Not sure what practical use there’d be for any of it. Perhaps nothing more than a neat looking new way to describe classical cooking. But who knows?

    Okay, I have a headache now -always happens when I allow myself to think beyond my ability.

  • ruhlman

    ok, the cookies are gone.

    but i want to be clear, this is not an elitist decision. it’s a taste decision (combined with the fact that they’ve got 97 ingredients–they recall those 1970s space food sticks). There are great mass produced cookies out there, from the very same food giant. but these aren’t among them.

  • veron

    Meg’s worksheet is brilliant! I love chocolate chip cookies. It’s funny I just bought a package of those soft chunky pepperidge farm cookies for my visiting nieces and nephews. They haven’t touch them much. I took a bite out of one of them and it’s like ‘YUCK!’ . I agree with Jim about not wasting your calories. Just throw them out!

  • Tags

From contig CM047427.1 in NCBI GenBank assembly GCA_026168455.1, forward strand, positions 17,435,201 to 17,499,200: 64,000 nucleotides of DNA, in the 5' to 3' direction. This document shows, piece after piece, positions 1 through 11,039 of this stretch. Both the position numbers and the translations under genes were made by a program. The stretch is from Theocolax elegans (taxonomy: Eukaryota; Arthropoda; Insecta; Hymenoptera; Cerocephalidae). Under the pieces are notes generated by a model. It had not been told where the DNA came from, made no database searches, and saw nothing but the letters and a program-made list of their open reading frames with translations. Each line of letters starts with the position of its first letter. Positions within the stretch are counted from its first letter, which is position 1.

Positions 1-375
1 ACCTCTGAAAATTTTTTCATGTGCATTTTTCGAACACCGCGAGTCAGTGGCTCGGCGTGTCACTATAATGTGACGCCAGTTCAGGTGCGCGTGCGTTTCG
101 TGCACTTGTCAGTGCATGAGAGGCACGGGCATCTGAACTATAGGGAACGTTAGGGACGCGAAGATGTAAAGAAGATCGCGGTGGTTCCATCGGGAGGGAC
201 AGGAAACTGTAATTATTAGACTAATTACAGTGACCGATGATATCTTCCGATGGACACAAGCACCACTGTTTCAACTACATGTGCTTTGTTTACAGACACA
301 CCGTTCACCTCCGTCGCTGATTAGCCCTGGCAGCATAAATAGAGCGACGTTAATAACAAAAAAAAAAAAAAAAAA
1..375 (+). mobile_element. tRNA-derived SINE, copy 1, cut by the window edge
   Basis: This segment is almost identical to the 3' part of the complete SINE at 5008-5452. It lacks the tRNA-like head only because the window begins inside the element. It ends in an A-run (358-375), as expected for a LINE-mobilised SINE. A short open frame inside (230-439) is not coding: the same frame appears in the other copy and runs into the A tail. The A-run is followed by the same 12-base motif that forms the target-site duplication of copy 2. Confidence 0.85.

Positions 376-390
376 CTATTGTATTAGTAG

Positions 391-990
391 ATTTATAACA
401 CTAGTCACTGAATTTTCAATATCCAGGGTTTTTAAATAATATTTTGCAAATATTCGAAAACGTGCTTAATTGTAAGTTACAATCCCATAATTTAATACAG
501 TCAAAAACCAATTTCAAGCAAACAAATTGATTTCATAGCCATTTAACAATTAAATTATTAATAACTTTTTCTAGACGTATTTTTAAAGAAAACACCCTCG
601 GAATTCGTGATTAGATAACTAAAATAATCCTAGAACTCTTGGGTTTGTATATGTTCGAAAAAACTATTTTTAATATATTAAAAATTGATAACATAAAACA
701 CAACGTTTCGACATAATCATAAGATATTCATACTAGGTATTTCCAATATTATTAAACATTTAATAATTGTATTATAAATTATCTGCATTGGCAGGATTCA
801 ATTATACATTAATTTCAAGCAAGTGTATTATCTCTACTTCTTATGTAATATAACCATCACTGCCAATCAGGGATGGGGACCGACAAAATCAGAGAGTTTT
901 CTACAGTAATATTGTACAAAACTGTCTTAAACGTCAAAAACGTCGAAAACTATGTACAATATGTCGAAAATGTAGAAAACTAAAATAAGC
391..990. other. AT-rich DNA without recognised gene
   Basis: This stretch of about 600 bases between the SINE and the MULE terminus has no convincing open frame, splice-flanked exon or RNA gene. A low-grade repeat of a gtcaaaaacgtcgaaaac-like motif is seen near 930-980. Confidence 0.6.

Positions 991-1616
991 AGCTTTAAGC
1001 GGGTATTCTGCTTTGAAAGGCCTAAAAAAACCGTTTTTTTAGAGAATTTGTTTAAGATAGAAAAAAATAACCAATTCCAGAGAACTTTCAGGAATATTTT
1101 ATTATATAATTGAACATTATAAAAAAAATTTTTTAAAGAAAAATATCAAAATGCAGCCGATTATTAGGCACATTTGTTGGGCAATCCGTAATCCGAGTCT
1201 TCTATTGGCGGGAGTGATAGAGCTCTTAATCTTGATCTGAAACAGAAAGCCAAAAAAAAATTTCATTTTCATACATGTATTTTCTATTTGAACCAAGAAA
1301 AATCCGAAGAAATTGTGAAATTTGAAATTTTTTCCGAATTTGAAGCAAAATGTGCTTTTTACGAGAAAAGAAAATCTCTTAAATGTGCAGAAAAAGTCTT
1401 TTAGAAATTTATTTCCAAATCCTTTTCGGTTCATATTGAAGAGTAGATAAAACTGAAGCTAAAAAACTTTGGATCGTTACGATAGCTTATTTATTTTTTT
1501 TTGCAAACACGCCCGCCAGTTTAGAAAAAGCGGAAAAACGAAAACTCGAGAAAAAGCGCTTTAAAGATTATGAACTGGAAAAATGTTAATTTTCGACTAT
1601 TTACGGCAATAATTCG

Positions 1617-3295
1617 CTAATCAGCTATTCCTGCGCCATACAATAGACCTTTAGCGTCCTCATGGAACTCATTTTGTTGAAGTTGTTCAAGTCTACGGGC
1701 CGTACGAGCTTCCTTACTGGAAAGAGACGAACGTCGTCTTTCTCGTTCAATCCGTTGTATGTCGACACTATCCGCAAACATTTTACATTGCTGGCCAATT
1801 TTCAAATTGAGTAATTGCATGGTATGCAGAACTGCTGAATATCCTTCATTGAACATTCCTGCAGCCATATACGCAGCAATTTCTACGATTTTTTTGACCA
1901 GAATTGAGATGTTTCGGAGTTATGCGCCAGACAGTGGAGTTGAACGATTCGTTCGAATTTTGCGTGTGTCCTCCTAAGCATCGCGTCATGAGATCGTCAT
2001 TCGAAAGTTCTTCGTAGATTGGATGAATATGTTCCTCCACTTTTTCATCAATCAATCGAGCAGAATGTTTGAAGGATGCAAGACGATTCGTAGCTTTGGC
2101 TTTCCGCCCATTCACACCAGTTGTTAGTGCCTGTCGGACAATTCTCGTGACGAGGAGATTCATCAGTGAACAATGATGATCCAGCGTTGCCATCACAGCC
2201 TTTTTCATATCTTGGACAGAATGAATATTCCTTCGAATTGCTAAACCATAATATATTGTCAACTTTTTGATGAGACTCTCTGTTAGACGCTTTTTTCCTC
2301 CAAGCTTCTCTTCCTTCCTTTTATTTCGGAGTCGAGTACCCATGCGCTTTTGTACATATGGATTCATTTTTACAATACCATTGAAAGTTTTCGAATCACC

Just take care not to eat anything with the word “hydrogenated” on the ingredients list.

  • Tags

    Bob, you must’ve read “The Sachertorte Algorithm” by John Shore, or at least chapter 7.

  • Lee

    Massly manufactured cookies that are intended to stay soft have always been, and always will be, a bad idea.

    At least half of that mile long list of ingredients are chemicals designed to keep the cookie from hardening with age. It’s like they reversed engineered Viagra and dropped the result in these cookies. If you are going to buy store cookies, stick with the classics – Milanos, Oreos, etc.

  • Bob dG

    Well what Meg did may be geeky but it’s also pretty brilliant. And I’m with you on wanting recipes reduced to fundamental formulae designed to produce specific outcomes.
    I’ve long believed that there is an underlying grammar or set of algorithms for each style of cooking and all variations on a specific dish (e.g. pasta with tomato sauce). If we could discover and teach the algorithms along with the recipes -now that would be powerful.